Royal Mail Underground Railway – A Forgotten System

Every day there are millions of letters and parcels delivered by Royal Mail. Their system is very efficient and there are few complaints and mishaps, in proportion to the amount of mail that has to be delivered. Over the years, the Royal Mail system has found different ways to transport the post. One of the most innovative has been their Underground Railway system in London, which served for over 75 years.

Image: Richard Pope,

Located between 65 and 70 ft underground the ‘Mail Rail,’ as it is affectionately called, was officially opened in 1927 just in time to deliver that year’s Christmas parcels. Its services were expanded to include the regular post in February 1928.  Constructed from a plan that had originated in 1911, it was the first fully automated electric railway and was used to transport mail only.

Carrying in excess of 4,000,000 letters daily, the underground railway was open 19 hrs per day, 286 days of the year, until it was permanently closed down at the end of May 2003. Originally the Mail Rail ran the 6 miles from Paddington to Whitechapel on a 2ft gauge track. By the time of its closure in 2003 it had been extended to serve from Paddington to King’s Cross, stopping at the 6 major sorting offices in between.


In the days of its transporting of the mail there was a large crew of engineers who worked long hours to maintain the railway system. Since it closure in 2003 there has been a crew of 3 who ensure that the lines are kept in working condition and have done their best to keep leaks away from the railway.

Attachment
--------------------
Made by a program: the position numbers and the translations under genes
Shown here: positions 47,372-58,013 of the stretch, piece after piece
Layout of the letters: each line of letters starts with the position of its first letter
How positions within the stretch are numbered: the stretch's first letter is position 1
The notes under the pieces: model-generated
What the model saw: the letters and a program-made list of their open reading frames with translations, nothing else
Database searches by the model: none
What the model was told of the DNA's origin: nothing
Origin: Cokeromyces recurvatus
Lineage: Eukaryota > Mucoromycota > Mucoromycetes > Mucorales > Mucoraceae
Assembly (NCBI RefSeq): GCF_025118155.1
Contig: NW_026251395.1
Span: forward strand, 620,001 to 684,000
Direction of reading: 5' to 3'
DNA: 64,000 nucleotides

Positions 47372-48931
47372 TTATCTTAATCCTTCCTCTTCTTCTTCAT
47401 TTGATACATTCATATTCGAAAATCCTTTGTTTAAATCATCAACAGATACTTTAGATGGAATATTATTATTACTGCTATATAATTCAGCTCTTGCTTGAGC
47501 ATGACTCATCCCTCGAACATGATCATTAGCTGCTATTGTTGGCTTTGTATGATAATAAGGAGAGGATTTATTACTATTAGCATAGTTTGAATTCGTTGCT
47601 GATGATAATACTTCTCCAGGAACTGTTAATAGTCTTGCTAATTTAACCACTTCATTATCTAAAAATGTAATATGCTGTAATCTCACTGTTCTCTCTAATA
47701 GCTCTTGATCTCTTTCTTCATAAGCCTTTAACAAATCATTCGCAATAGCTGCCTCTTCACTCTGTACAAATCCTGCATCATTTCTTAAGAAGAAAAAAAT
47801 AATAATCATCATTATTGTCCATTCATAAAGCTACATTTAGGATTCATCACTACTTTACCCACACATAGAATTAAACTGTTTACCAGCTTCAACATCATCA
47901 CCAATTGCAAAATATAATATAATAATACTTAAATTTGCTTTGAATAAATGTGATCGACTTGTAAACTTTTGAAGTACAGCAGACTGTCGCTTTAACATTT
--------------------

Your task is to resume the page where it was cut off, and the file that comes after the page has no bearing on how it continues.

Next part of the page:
In addition to their regular employees and the engineers, there was a very important addition to the staff members of Royal Mail. A large amount of cats had been employed by the service over the years, in order to limit the mouse population that had started to affect the Royal Mail offices. They became particularly fond of working the underground railway route. The cats were, however, said to be unhappy with the terms of their contract since they had not had a pay raise between the years of 1873 – 1952. This was rectified when it was brought to payroll’s attention, and the cats have since been satisfied employees.

Even though the public was never allowed to view the Mail Rail in its operating days, there were many who were disappointed at the closure of such an iconic part of London’s mail system. The good news is that the system will be restored very soon. After a well-supported fundraising campaign by the Postal Museum, the underground railway will reopen in 2017 as a visitor ride. The ride will begin at the museum continuing to the east and westbound platforms under the Mount Pleasant sorting office, and back. In addition to the trip on the railway, there will be audio and platform displays that will explain the history surrounding it. The cost for entry to the Postal Museum is £9.00 entry fee, and the Mail Rail ride will be £5.50, giving those interested in the way the mail was transported for so many years the chance to experience the journey for themselves.

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